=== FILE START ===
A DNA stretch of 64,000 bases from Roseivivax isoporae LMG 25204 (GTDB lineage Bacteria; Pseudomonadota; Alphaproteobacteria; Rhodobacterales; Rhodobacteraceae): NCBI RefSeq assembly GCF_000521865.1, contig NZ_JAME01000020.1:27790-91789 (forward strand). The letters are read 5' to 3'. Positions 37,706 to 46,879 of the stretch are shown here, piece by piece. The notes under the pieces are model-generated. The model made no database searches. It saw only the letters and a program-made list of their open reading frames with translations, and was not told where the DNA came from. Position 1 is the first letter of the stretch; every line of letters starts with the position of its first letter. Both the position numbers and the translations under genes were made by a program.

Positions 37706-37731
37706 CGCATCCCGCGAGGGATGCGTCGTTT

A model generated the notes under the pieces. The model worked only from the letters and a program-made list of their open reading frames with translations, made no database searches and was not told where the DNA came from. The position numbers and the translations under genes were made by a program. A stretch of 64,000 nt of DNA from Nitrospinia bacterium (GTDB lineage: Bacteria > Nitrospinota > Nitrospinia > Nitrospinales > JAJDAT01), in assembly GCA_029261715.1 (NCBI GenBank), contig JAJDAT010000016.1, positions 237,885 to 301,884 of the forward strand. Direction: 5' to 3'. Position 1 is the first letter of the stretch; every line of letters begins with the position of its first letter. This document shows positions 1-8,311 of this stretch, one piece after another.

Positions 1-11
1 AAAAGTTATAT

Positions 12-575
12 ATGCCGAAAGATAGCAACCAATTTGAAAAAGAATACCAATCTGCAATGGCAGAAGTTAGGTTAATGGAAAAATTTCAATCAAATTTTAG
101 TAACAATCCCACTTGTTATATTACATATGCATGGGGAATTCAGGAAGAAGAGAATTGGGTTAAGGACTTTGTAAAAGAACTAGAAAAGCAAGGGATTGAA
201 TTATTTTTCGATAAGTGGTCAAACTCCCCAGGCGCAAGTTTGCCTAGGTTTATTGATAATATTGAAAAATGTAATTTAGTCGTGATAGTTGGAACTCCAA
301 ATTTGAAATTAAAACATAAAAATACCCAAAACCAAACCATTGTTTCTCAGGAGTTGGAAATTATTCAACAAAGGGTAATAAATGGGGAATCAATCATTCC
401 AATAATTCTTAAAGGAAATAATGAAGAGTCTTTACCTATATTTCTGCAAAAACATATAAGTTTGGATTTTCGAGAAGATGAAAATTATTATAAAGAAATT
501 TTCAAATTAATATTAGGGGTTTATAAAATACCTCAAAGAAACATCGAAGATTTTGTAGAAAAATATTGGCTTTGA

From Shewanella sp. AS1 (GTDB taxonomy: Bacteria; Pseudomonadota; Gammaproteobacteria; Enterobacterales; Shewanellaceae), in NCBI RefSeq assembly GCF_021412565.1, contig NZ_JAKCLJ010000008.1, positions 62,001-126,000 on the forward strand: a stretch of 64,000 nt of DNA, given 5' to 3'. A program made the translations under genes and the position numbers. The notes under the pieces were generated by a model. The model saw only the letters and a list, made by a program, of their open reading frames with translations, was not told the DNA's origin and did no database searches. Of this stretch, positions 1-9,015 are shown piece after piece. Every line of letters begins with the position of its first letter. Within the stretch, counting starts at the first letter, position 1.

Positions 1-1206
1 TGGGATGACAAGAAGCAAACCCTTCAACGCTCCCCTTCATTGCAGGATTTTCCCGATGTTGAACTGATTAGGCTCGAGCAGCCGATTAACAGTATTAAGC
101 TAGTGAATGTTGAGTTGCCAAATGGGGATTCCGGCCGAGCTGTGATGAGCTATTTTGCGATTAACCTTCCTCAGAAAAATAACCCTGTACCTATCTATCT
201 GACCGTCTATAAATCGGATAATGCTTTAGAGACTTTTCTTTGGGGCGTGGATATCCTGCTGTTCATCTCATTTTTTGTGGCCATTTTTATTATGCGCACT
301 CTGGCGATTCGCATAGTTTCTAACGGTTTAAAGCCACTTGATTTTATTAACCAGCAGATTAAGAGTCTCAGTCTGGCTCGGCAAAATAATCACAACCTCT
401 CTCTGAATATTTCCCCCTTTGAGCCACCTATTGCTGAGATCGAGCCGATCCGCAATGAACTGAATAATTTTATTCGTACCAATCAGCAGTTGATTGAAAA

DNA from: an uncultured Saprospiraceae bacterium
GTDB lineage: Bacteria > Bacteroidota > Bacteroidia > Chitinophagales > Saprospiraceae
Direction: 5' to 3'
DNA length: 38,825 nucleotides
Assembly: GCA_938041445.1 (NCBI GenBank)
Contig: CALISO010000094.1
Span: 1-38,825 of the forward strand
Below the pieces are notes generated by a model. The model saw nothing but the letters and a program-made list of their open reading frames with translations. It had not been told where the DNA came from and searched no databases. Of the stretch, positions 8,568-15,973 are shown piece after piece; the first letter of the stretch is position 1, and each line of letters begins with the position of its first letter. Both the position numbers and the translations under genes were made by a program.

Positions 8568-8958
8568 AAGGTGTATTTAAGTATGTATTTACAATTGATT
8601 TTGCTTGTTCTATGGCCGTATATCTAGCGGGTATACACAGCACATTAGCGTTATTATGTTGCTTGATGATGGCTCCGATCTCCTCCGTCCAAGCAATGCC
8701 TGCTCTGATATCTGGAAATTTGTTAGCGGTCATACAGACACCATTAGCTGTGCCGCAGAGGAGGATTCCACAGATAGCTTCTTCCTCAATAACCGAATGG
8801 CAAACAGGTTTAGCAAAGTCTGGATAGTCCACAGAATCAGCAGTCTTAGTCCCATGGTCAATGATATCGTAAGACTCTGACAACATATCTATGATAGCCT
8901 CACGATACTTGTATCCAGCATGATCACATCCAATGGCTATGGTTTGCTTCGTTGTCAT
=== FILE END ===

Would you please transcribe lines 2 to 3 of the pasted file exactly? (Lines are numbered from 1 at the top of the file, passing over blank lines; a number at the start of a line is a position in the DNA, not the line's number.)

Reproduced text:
Positions 37706-37731
37706 CGCATCCCGCGAGGGATGCGTCGTTT